First FRT Engine Change.

(Four men and a flashlight)

John Putland, Ex WO2 Art.Veh, 1968-1969

I had come to 106 from the 1st.Armd. Regiment LAD at Pucka.punyal. When I went on pre-em leave I was destined for the yet to be formed Armd. Sqn. LAD. Alas, while I wasn't watching, Dennis Kerr slipped under my guard, so 106 became my home instead.

For the first couple of weeks I was overseer to a group of guys laying sandbags and erecting tents. Then, one November afternoon, a sudden urgency permeated the area. "Get your team together, there is a tank in the bush needing an engine change, The Tankie truck will be here in 2 hours to pick up your group and the new engine"

Me and my crew, Hell! I didn't even know I had one. We hadn't even been issued with tool kits. I hunted around, found three guys who looked like they might know where a tank kept its engine and after a lot of feverish running about the four of us plus the engine were on our way to FSB Julia. Here we were welcomed with open arms by the tank squadron Tech.Officer, little did he know what sparse experience we had, Cpl Gavin Bicknell and myself had witnessed/assisted the "old dodderer", Cpl. Frank Owen, in the removal of an engine at Pucka. But, that was the sum total of our expertise.

FSB Julia proved to be just an overnight halt and next morning the group and engine transferred to a Yank Tracked Load Carrier to go deeper into the bush.

While waiting for the transfer I noticed a Yank "grunt" come in through the wire busily ejecting every round in his M16 into the dirt and not stopping to pick them up. (I later found out that to many Yanks a weapon was not "Safe" unless it had no ammo in it). This didn't fill me with confidence as we were to place ourselves in the tender care of the Americans for the balance of the trip.

We arrived at our destination latish in the morning to be told that the tank would be required by 1100hrs the following day and that we had approval to work through the night. That, in itself, raised some problems; we had only a single torch between us.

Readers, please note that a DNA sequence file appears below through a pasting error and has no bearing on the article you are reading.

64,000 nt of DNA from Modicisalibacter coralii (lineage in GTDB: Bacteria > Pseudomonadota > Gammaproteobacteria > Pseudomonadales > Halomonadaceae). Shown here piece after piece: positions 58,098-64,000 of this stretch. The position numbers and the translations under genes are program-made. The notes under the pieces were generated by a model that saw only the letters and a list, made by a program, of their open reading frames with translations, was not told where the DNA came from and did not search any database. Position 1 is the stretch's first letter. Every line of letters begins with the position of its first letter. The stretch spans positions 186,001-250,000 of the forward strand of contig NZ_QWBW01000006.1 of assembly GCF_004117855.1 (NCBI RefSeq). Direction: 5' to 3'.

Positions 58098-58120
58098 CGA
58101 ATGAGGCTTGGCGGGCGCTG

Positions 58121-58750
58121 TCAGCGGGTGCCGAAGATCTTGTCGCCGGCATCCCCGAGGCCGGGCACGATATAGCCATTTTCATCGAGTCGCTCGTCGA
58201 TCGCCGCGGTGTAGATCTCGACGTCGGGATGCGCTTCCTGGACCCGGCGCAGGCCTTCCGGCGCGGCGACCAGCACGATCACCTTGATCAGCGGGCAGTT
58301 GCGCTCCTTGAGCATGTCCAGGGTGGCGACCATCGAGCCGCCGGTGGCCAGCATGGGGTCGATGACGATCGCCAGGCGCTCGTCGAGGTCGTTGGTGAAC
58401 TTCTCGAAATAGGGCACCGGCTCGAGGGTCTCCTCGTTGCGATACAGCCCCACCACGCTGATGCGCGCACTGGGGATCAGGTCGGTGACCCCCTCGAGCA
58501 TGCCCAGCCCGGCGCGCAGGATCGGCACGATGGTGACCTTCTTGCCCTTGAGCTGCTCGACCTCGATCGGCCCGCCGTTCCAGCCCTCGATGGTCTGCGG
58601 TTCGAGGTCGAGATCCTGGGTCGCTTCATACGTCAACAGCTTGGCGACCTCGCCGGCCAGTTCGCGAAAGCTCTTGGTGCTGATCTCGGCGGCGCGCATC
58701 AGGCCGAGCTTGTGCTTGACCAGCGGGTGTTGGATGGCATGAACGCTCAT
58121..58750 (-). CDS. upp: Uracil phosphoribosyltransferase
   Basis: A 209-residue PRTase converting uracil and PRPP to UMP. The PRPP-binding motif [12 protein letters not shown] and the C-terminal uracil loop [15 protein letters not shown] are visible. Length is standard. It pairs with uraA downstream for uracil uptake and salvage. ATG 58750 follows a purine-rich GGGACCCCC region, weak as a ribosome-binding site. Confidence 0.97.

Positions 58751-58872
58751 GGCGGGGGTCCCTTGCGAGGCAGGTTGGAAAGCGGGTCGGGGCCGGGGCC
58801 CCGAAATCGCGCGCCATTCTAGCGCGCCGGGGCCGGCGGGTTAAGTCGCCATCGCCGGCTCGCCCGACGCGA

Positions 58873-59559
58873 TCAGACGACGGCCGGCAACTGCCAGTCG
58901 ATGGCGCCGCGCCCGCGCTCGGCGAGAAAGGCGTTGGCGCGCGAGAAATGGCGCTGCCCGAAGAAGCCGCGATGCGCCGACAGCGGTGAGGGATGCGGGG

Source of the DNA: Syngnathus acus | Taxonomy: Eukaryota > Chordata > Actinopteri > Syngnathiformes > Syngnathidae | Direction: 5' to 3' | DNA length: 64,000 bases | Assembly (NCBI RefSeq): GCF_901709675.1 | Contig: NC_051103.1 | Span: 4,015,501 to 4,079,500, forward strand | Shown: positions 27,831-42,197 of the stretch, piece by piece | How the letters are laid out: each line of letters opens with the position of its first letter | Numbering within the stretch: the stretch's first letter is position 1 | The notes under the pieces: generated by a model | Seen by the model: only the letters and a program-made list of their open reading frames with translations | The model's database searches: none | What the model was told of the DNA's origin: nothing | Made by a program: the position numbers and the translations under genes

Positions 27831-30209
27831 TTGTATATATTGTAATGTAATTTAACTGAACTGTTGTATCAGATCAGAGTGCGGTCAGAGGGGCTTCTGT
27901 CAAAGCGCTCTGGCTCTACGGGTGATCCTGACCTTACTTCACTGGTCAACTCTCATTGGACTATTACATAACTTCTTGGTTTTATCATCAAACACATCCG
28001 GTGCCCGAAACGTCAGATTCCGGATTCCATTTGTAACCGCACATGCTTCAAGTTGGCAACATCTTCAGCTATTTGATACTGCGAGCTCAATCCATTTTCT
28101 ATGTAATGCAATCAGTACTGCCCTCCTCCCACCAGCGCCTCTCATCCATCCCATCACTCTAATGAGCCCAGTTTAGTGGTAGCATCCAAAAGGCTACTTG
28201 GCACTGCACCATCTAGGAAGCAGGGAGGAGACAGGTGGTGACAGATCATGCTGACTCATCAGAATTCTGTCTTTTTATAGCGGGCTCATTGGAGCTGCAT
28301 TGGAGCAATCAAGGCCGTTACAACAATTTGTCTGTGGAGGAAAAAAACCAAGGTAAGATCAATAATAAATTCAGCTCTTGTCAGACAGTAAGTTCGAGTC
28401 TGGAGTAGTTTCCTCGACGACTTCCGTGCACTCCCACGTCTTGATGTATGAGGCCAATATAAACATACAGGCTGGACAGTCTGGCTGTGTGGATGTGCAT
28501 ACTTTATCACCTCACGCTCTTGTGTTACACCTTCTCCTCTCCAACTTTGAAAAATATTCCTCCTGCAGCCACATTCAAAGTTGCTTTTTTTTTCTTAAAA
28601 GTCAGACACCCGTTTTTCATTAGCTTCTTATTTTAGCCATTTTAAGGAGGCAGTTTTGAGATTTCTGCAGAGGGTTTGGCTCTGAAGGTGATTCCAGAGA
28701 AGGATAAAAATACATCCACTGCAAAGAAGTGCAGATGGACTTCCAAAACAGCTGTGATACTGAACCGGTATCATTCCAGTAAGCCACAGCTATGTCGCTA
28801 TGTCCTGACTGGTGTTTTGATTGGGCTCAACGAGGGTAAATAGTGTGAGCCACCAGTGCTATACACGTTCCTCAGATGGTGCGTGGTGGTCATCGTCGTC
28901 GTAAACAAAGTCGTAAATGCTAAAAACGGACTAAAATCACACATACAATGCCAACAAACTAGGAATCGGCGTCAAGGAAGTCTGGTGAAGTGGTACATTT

We battled gamely through the night, get the torch, identify what it was you wanted to work on and hand the torch on to the next man. The real fun started when we tried to put the new engine back in. One of the mounting bolts was bent and because they are captive in the water rail there was no way to straighten it. Someone, me as it turned out, had to get under the tank and attempt to guide the bolt into position.

No big deal you say, I agree but, it was dark and the tank crew had dropped 33 gallons of water and 13 gals. of oil right where I wanted to be. We eventually succeeded in bedding the engine down and the rest of the installation went smoothly. Funny thing though, when we were finished I counted 35 assorted bolts, nuts and washers we hadn't found a home for. Everything worked so we decided that the Centurion was obviously over engineered.

Job over in 22hrs.( I was later to take part in an engine change with a practiced crew in daylight in 10.5 hrs). We threw our tool kits into the engine box along with the duff engine and bummed a chopper ride back to 106.

The OC, Maj. Hicks-Hall, was kind enough to say well done and to authorize a new issue of working dress ( I'm surprised the RAAF even let us into their chopper in the state we were in).

So endeth the saga of the first FRT. We learnt a lot about preparedness and to my knowledge were never caught out again. I took part in about ten engine changes while at 106 but the first remains strongest in my memory.